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Bank Chief Out on a Limb

Some say Gideon Gono is looking for a pretext to jump ship – if necessary by getting the president to push him.
By Hativagone Mushonga
For a senior Zimbabwean official, the central bank governor Gideon Gono has become unusually outspoken against the official line, condemning a new bill which will see foreign-owned businesses taken over.

Some analysts argue that as the economy continues to implode and the latest government policies look more misguided than ever, the country’s top banker is looking for an exit route.

In the latest of several outbursts, the Reserve Bank governor publicly attacked the government for pushing the Indigenisation and Empowerment Bill through parliament. The bill would force foreign-owned companies, including banks and mines, to surrender 51 per cent of their shares to indigenous Zimbabweans.

The lower chamber passed the law on September 26; the upper house or Senate approved it without amendment the day after Gono made his comments, and the bill now only needs President Robert Mugabe’s assent to come into force.

In an October 1 report on monetary policy, Gono warned, “We must avoid schemes that create perceptions of instant gratification through grab, take and run, and instead go into value-for-money, win-win types of acquisition.

He went on to suggest that powerful members of the elite were backing the nationalisation scheme so that they could profit from it personally, as many had done from the seizure of white-owned farms. That policy, launched in 2000, left many of the newly-appropriated farms in the hands of the rich and powerful, even though it was advertised as a move to help the poorest landless peasants.

“As monetary authorities, we also call upon government to ensure that the empowerment drive is not derailed by a few well connected cliques, some who are already making the most noise in ostensible support of this initiative, who would want to amass wealth for themselves in a starkly greedy but irresponsible manner, whilst the intended majority remain with nothing, as happened in the past with respect to other government empowerment schemes,” said Gono.

It was the second time in less than three months that Gono lambasted a government policy. The first was over a June decision to force traders to slash the price of basic goods and foodstuffs, in hope that this restrain the massive inflation rate. Gono predicted that the immediate effect would be to empty the shops and slash production – and he was soon proved right.

Gono has also been critical of the continuing policy of land seizures, urging the government to end the policy and stop extending cheap credit to the big-time farmers and instead focus assistance on smallholders.

When Gono took over as head of the Reserve Bank of Zimbabwe in December 2003, he famously declared that “failure is not an option”. Since then, he has generally complied with Mugabe’s vision of how to manage an economy, but the most recent policy decisions have driven his free-market tendencies out into the open.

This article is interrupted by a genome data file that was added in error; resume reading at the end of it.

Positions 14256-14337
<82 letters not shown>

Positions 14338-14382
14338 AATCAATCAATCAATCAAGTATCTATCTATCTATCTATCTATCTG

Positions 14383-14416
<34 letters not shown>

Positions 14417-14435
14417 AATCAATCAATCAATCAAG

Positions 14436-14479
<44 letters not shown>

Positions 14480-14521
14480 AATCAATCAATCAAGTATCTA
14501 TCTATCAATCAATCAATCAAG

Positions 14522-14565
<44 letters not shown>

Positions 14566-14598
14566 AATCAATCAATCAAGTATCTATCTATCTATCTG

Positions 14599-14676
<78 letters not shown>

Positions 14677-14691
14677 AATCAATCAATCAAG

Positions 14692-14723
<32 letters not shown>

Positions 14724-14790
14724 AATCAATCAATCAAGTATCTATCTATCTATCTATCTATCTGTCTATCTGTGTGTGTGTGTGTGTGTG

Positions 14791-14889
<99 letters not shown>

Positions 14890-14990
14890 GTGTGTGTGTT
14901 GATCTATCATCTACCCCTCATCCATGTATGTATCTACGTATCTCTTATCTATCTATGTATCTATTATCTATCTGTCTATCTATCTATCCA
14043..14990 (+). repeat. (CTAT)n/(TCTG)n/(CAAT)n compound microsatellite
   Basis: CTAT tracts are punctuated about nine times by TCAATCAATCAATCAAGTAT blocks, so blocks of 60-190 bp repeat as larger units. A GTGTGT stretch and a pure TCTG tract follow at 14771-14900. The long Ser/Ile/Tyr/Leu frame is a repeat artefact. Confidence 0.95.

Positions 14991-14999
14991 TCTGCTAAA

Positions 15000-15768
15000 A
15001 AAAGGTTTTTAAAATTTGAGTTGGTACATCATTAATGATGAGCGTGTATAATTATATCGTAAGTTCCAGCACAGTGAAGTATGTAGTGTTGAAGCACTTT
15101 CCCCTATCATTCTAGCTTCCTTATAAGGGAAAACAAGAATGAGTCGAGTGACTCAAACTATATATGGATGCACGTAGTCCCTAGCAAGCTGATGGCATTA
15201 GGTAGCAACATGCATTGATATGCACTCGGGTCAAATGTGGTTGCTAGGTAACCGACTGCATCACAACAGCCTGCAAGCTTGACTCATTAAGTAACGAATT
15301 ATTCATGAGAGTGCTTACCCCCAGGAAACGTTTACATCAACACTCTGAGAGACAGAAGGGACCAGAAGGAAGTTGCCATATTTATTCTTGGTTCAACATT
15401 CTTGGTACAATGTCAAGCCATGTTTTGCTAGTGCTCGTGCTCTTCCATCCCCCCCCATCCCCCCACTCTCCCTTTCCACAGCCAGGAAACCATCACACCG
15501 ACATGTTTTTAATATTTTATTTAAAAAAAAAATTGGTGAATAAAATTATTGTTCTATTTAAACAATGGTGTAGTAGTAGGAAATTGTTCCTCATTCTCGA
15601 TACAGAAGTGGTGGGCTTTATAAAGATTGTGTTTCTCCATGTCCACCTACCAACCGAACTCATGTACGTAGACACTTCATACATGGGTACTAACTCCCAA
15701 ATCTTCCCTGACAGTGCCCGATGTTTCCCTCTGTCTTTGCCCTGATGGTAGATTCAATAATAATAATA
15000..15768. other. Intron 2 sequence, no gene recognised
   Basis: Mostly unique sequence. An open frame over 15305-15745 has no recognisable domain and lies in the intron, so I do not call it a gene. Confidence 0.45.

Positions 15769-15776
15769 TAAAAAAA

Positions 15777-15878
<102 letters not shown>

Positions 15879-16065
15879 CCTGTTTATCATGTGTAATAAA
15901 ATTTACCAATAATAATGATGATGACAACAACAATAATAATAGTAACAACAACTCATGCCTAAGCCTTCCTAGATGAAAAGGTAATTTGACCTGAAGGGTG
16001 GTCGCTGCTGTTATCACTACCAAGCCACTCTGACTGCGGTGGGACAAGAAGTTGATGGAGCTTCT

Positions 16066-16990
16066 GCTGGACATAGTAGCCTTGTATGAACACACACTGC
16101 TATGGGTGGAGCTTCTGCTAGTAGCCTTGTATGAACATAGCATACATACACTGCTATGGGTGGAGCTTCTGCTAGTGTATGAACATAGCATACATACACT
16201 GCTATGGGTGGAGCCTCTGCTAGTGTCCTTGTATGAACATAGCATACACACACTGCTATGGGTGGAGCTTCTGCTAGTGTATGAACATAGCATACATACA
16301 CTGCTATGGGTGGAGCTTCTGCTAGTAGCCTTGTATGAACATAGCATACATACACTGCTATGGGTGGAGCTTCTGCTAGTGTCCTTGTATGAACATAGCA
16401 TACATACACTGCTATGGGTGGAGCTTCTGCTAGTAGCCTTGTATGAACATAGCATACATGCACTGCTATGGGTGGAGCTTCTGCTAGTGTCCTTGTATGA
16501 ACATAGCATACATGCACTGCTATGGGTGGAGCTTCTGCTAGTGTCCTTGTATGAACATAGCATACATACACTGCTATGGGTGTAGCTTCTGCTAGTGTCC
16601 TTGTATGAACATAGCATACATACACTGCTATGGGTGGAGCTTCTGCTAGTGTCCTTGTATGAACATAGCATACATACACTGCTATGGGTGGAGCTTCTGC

Some observers believe that there is more to his new-found dissenting voice than just principle, and that he is now determined to leave the administration even if he has to get himself fired.

Lovemore Madhuku, who heads the National Constitutional Assembly, an opposition-aligned group that lobbies for a new, more democratic constitution, told IWPR that he believed that Gono wanted to leave government while some of his reputation was still intact, so that he could argue that he had done his best to turn the economy around but had been prevented from doing so by the ZANU-PF-led government.

“He is frustrated. He is trying to find a way out; this could be by pushing to be fired or being forced to resign,” said Madhuku. “His initiatives have not been working, and considering his statement that failure was not an option, he wants out.

“He has not been listened to. Decisions are made in the [ZANU-PF] Politburo, and Mugabe is the author of those policies.”

Madhuku predicted that however keen Gono was to depart, “he will not be allowed to do that until after the [2008 presidential and parliamentary] elections”.

Although ZANU-PF presents a monolithic face to the outside world, there are factions within it that quietly oppose Mugabe’s plans to stay on as president after next March. A senior official in the faction of retired army commander General Solomon Mujuru told IWPR that Gono had finally realised it was time to go.

“He thought he was going to be prime minister and now he knows that was a mere dream,” said the ZANU-PF official, who asked to remain anonymous. “So what’s better - him leaving as a governor who failed and who presided over one of the worst economies? Or leaving with some reputation and the impression that it was not his fault but the fault of government policies which he opposed and advised against?”

However, the source added that it was already too late, and Gono would have no future in a post-Mugabe environment.

“I am sure he wants to be remembered as a central bank governor who stood up to Mugabe, the only one that dared criticise his policies in public without fear. If he were going to have a political career, that would have been his selling point. But unfortunately, he has made too many enemies and knows that after Mugabe he will not have a place in government,” he said.

“The question now is: how far will Gono go and how much more will he say in the next few months before the elections? And how long will Mugabe tolerate his criticism?”

Hativagone Mushonga is the pseudonym of journalist in Zimbabwe.

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